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Writer's Digest 91st Annual Competition Winning Non-Rhyming Poem: "The Birds of Menards"

Congratulations to Jill Madden Melchoir, Grand Prize winner of the 91st Annual Writer's Digest Writing Competition. Here's her winning non-rhyming poem, "The Birds of Menards."

Congratulations to Jill Madden Melchoir, Grand-Prize winner of the 91st Annual Writer's Digest Writing Competition.

Jill Madden Melchoir lives, works, writes, and bikes in the Great Lakes area, especially on and around the Menominee River and Lake Michigan. She has three kids, four bikes, and works during the day for an online legal publishing company. She's between dogs. She listens to as much live music as possible and writes when the muse strikes or when she tracks it down. You can find her poetry at HalfwayNorth.blog or combined with her photographs on Instagram @HalfwayNorthPoetry.

Here's her winning non-rhyming poem, "The Birds of Menards."

Writer's Digest 91st Annual Competition Winning Non-Rhyming Poem: "The Birds of Menards"

The Birds of Menards

by Jill Madden Melchoir

All I have is a list, a promise of 11% back,
and an unwieldy cold wet metal cart
into which I throw the too-big chainsaw gloves for men,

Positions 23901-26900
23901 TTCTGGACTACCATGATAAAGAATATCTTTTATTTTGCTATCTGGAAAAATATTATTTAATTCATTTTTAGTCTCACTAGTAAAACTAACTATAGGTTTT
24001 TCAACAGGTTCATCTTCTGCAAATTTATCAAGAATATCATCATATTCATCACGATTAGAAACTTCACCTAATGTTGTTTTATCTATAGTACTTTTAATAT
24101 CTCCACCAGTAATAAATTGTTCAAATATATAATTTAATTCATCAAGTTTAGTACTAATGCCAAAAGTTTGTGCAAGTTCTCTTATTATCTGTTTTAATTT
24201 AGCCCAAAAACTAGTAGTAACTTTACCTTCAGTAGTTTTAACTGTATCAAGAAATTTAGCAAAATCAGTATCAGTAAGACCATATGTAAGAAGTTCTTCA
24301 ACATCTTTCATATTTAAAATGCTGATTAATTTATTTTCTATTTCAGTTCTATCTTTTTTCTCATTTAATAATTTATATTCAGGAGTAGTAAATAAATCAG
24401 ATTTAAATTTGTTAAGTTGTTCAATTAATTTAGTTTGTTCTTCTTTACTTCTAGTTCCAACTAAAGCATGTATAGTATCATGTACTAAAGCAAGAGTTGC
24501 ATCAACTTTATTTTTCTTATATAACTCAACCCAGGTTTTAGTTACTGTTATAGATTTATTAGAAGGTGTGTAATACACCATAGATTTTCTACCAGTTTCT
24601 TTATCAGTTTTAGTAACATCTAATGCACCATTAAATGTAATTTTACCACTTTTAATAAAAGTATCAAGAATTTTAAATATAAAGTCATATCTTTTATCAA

the joint compound to hold naked seams together.
I’m trying to reconstruct true north.
In the garden center aisle with the grass seed,
dozens of little birds hop from shelf to floor
and back again, cheeping their fine fortune to each other.
I roll into the open: the mulch, the rock, the lumber.
Materials for starting over.
Fat grackles or maybe phoebes make nests in
the eaves, splattering white shit against the metal walls,
drinking freely from the puddles in the aisle
where a man on his knees in the concrete
nails a pallet together,
praying to the god of somewhere else,
the god of the end of the day,
the god of getting through.
Under the twilight sky birds and more birds dart through any open spaces
between the watering cans, patio block, garden gnomes, hoses.
I’m looking to fly through open spaces, too,
I’m looking for shelter from the sky but I don’t want walls,
I just need a little water, a little seed.
I put a lilac in the cart, to replace the one left behind,
but they do not have singing frogs, or the future I thought we had.
I don’t yet know all I lost or gained, probably never will.
And the birds of Menards just keep on—
pilfer grass seed bathe in the puddles in the aisles build nests and watch
as the automatic doors to the main store
open and close open and close, the promised land
so close so close
to ruin. 

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